African civil society condemns these hunting policies for migrants that grow everywhere on the African continent with the support of the European institutions under the guise of the fight against “irregular” migration. The current situation in Libya is a sad illustration with anti-immigration brigade heavily armed, with the support of the European Union, which tracks day and night the sub-Saharan migrant workers cram in detention centers instead of effectively combating traffickers and Libyan smugglers. From South Africa to Maghreb countries, through Angola, Gabon, Equatorial Guinea, Ethiopia and Sudan, the hunt for migrants became a policy instituted by the African political authorities who nevertheless proclaim in all the summit their discourse on regional integration.
The lure of European financial aid to fight against migration transforms the African political authorities in real persecutors of their brothers and sisters who are looking for work to live and feed their families. This could recall the time of slavery abolished there only two centuries. The European Union, at the expense of its humanist values, and shamelessly, in African countries outsources its security migration policy. African civil society calls for the African Union commission, the Economic Community of West African States (ECOWAS) and all African heads of state to listen to the voice of their people and engage resolutely in a real regional integration process. Only a true African integration could prevent our countries to always be the instrument of European policy and will prevent brave young hope of tomorrow’s Africa, being killed in other countries on the continent seeking win their daily bread.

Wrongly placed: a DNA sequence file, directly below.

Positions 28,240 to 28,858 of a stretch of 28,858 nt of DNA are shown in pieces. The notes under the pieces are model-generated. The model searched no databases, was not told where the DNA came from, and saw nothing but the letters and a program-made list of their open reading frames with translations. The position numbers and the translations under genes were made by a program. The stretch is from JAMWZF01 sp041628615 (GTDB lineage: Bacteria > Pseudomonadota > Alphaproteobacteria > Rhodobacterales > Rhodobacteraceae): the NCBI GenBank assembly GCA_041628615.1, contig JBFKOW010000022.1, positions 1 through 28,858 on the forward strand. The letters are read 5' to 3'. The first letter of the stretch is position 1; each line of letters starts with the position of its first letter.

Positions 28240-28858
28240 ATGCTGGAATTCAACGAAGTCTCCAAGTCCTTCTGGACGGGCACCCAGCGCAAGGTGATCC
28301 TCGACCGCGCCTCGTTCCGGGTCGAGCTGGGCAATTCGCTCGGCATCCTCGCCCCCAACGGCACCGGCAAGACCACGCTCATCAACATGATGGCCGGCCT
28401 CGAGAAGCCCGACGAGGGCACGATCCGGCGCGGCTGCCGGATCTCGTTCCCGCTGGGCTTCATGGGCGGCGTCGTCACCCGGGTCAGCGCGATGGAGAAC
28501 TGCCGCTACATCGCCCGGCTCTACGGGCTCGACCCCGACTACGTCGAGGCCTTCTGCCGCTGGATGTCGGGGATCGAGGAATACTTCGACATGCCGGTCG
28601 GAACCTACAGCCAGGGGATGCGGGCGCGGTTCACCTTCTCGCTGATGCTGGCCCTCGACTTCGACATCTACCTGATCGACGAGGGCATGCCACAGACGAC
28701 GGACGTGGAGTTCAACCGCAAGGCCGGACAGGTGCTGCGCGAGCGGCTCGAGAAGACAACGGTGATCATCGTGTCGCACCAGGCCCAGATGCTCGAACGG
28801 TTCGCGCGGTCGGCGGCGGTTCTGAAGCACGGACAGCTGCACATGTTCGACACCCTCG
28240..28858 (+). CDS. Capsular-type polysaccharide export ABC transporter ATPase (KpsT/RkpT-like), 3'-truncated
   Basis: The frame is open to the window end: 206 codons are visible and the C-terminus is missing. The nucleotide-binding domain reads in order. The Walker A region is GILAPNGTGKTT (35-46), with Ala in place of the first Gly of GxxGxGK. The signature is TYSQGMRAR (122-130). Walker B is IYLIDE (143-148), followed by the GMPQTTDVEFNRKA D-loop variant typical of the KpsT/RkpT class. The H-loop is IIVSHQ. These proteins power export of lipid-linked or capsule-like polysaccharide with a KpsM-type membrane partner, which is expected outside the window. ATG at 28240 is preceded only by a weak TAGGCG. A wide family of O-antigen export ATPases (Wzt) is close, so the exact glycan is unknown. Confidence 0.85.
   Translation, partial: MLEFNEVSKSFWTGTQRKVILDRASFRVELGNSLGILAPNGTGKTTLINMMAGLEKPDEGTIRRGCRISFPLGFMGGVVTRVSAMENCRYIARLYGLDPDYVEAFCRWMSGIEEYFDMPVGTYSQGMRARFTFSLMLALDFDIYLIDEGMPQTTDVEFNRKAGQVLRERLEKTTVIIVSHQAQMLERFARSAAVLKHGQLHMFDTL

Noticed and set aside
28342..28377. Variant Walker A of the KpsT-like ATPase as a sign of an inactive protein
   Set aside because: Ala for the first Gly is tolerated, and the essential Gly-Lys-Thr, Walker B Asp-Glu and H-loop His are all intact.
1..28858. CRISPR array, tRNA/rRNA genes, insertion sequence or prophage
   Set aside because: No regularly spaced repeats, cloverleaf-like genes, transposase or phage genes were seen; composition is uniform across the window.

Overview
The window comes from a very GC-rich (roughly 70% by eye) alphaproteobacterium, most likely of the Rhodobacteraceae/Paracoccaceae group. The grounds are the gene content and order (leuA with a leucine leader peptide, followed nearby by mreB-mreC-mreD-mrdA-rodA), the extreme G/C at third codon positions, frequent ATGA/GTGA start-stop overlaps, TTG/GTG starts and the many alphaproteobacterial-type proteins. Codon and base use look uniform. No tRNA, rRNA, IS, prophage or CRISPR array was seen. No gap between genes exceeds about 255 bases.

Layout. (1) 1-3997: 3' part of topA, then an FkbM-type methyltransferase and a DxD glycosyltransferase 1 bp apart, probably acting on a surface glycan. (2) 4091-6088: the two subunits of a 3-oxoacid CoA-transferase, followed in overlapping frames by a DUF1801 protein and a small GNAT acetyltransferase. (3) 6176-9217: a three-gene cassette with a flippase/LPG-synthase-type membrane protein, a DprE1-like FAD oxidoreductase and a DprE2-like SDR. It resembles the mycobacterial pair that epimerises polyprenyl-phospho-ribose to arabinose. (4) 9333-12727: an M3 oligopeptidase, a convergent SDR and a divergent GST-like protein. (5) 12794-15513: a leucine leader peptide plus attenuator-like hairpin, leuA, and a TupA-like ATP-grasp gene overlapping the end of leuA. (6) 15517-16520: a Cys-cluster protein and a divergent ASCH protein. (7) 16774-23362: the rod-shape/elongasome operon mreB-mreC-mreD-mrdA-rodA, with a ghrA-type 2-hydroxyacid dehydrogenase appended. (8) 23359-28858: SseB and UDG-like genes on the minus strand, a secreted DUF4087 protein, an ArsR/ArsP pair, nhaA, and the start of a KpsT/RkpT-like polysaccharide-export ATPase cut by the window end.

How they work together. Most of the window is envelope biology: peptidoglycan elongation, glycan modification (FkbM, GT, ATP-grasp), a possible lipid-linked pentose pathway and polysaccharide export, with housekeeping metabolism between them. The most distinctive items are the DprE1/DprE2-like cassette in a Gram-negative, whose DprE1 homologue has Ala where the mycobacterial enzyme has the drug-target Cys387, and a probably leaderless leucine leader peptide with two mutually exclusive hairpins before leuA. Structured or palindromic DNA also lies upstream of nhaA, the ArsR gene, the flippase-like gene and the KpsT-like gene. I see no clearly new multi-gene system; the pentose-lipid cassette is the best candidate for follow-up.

Signed on behalf of the African Civil Society:
The West African Observatory on Migrations (WAOM) The Pan African Network for the Defense of Migrants’ Rights (PANiDMR) Caritas – Migration and Development -Africa Network (MADE-Africa)
Mr Koenders tour, the 14 to 17 April in your countries, gives us the opportunity to respectfully present our concerns about the current dialogue between Europe and Africa around migration. This visit, which occurs as a result of the Europe-Africa Summit in Valletta is not trivial. Indeed, migration is among the priorities of the Dutch presidency of the European Union and in that the targeting our country considered highly migratory culture is a way to justify to the European public the efforts to fight against the so-called “illegal” migration.